I’ll begin by stating that after much reading and discussion on the topic of Flipped Learning I am still firmly on the side of the skeptic, especially for classes like language arts and social studies. I don’t share all the same criticisms as those in the article. For example, I agree with the authors that, if done properly, the Flipped Model does not making teachers less important. Some fear that schools will become labs where students watch videos all day and teachers will be obsolete. Nothing will ever replace live, face-to-face instruction from a quality educator in a caring learning environment. No worries about Flipped Learning there. Additionally, I agree that the gap in technology can be overcome if teachers, schools, an communities make it a priority. There will always be exceptions, but I’m not overly concerned about by this criticism.

What really is a sticking point for me boils down to two (OK, three) key issues. First, there is a huge body of research that calls into question the effectiveness of homework, especially in the younger (pre-high school) grades. Call it what you want, but telling a class of students that they need to go home and read X for 15 minutes or watch Y for 10 minutes, and then submit a reflection and questions and areas of confusion before class tomorrow...that’s still homework. Now, you multiply that 20-30 minutes for science homework to include math, art, and history...and, well, that’s a lot of Flipped Learning homework.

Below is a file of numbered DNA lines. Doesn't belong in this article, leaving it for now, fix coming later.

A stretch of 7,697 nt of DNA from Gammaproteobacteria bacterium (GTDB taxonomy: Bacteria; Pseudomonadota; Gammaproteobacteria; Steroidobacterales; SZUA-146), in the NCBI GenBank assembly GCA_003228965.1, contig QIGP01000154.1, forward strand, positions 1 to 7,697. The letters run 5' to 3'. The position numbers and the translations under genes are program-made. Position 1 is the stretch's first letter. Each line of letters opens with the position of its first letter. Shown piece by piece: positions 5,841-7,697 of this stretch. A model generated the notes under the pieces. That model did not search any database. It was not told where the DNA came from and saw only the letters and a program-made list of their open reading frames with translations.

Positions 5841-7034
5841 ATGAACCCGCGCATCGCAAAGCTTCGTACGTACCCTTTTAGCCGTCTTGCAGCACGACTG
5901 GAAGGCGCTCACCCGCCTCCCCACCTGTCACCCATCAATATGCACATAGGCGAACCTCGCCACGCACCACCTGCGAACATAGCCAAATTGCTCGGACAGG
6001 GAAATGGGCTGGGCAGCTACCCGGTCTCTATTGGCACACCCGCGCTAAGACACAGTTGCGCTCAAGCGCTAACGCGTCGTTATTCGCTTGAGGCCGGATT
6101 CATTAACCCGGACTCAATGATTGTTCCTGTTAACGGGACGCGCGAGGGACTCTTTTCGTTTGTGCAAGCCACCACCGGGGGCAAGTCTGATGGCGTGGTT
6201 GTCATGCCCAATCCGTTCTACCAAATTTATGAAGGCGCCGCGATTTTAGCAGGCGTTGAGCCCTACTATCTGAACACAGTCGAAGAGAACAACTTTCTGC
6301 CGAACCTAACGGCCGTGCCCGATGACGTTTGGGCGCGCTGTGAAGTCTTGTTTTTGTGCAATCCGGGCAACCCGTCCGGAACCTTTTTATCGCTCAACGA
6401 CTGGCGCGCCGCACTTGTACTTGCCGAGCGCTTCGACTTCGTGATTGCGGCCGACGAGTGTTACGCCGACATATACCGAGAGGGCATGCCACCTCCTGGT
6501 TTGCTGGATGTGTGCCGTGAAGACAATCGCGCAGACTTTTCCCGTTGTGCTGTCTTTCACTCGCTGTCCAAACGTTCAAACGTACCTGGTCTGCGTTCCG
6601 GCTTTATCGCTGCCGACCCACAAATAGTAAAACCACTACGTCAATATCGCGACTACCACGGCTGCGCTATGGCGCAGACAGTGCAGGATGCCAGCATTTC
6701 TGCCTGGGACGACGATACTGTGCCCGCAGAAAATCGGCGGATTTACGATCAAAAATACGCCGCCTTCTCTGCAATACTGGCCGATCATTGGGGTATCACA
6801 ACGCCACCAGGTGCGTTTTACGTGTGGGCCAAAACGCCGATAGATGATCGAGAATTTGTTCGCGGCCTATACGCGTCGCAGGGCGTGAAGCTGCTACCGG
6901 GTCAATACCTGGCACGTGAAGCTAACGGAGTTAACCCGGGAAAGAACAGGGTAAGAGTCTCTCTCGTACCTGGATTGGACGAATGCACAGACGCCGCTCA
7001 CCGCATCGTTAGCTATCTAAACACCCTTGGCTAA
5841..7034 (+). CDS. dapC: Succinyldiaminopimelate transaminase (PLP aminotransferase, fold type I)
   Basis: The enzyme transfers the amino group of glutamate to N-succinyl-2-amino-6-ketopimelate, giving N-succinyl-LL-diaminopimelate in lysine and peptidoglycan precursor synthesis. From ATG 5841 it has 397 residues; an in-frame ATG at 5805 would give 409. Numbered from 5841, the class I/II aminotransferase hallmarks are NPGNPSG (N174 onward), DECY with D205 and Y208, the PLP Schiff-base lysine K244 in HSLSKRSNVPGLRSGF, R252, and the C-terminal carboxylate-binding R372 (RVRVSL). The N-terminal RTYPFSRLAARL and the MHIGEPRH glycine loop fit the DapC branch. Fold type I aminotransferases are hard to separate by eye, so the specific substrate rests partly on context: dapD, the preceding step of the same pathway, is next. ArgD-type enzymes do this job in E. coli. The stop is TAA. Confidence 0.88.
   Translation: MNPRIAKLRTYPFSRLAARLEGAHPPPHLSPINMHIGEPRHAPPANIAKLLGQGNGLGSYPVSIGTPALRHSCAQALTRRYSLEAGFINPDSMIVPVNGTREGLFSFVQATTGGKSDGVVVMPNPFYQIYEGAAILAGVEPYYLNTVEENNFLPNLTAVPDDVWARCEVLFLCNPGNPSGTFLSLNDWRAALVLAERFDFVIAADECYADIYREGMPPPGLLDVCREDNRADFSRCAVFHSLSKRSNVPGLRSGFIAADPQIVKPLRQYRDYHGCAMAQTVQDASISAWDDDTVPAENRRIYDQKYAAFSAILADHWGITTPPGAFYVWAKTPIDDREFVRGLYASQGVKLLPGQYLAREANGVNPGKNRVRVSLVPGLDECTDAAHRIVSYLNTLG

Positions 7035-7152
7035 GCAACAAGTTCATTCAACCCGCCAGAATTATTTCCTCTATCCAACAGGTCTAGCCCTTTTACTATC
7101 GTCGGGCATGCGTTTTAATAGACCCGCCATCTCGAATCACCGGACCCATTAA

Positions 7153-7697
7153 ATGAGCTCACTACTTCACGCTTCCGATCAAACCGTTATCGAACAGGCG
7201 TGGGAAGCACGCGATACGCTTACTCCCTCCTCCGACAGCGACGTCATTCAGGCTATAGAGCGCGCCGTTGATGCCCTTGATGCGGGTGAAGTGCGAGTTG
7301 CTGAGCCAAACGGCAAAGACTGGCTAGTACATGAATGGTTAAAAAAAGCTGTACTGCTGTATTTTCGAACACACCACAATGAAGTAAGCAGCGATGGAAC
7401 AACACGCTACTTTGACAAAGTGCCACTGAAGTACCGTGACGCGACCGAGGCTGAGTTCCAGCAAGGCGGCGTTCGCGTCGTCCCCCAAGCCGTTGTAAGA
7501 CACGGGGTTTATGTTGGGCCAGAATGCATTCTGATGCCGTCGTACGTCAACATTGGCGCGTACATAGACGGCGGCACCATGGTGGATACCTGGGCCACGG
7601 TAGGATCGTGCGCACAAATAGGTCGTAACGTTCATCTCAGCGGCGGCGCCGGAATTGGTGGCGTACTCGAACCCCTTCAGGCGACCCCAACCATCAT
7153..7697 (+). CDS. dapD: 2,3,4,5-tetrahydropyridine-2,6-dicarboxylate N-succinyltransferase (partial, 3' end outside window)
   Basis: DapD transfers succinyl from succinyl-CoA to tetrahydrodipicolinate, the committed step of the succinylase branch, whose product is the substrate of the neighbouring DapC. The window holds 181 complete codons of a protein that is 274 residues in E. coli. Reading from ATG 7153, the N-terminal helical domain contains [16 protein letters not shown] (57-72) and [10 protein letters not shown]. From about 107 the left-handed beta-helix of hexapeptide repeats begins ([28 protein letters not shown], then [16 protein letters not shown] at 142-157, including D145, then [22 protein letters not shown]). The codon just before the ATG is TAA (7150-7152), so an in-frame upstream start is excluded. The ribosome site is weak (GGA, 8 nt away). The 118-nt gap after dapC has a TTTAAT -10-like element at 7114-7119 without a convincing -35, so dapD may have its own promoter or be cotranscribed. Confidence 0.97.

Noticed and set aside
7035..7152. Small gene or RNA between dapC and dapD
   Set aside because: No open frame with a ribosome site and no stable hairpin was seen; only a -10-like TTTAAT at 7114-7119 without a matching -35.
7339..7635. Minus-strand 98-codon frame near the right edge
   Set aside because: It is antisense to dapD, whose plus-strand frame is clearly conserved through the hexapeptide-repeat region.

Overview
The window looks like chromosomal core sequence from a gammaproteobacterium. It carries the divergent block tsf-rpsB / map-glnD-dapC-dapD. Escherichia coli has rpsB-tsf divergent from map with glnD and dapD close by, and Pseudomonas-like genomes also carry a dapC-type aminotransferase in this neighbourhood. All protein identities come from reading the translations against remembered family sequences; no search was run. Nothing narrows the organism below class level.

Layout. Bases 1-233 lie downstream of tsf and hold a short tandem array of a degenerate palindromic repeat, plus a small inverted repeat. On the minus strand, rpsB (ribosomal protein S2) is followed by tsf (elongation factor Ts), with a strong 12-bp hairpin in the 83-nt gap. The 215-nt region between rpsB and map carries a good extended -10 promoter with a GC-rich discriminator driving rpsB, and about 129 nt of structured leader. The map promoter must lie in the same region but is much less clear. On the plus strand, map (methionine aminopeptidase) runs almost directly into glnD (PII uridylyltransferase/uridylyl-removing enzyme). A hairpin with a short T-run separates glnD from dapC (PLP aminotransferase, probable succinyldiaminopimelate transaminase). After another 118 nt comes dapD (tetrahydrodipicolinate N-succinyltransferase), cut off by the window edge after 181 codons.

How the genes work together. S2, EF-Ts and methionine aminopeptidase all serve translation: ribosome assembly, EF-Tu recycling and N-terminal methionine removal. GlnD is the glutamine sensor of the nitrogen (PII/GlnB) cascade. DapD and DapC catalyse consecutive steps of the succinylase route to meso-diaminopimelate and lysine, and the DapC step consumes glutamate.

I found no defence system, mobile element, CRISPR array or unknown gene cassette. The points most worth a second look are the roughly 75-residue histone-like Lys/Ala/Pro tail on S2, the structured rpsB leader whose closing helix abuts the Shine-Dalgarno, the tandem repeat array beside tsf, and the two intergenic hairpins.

Second, and tangentially related, is the issue of accountability. The authors of the article idealistically claim that all it takes to ensure accountability on the student behalf is that they are required to post reflections and answers to thought-provoking questions. Just like that, apparently, students will answer the questions and reflections because they’re required to and the questions are thought-provoking. I don’t think I need to go into detail to explain why that’s just a little bit of wishful thinking. The suggestions offered do not offer true accountability. They will inform the teacher about who is and who isn’t doing the assigned work, but that’s no guarantee that students will feel the obligation to do the work.

Lastly, teachers need to be very careful that they’re not simply recording and uploading bad teaching and requiring students to endure outside of the 8 hour school day. Yes, the authors point out that it’s not ideal to record long lectures and have students watch them for the next day, yet many teachers seem to still fall down this hole. It is important that the teachers who choose to go the route of the Flipped classroom take seriously the considerations of why they’re doing it, and what they hope to accomplish.